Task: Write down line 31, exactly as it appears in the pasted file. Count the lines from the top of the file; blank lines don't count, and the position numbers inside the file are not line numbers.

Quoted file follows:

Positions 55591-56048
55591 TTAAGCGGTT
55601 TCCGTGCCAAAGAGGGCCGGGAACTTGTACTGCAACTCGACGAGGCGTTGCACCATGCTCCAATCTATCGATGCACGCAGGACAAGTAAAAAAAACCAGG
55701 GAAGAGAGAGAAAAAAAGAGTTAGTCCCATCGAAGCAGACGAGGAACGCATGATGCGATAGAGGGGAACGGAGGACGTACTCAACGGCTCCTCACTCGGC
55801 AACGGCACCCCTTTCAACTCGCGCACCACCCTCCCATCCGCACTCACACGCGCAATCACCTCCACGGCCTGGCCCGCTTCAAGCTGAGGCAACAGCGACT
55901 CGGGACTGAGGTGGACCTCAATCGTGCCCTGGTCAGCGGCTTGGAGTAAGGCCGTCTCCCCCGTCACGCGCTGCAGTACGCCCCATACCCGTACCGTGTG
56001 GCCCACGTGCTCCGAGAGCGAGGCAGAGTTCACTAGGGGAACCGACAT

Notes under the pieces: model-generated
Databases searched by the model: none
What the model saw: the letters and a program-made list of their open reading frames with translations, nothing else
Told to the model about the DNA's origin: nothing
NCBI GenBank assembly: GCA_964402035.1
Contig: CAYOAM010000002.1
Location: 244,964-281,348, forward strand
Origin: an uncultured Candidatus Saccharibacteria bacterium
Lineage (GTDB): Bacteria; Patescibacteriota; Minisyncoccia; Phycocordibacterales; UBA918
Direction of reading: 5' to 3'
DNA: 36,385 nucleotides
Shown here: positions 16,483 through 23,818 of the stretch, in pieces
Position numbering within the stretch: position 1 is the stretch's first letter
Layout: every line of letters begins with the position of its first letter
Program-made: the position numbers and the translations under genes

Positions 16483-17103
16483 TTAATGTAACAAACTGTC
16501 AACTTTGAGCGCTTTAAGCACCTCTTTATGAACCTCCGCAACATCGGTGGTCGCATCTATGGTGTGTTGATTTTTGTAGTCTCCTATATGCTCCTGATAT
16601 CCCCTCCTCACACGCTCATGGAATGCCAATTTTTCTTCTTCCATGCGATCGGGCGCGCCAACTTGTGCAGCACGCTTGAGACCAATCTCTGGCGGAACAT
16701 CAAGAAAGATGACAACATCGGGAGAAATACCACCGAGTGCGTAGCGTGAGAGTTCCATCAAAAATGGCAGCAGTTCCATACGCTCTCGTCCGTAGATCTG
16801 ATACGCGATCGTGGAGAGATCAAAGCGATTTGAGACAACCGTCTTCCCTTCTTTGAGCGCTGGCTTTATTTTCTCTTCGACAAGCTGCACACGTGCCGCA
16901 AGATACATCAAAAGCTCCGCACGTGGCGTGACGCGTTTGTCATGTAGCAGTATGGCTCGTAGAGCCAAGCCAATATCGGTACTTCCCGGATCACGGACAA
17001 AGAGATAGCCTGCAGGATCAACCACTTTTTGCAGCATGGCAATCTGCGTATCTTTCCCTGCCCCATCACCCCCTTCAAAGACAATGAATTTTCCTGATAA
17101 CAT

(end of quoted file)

17101 CAT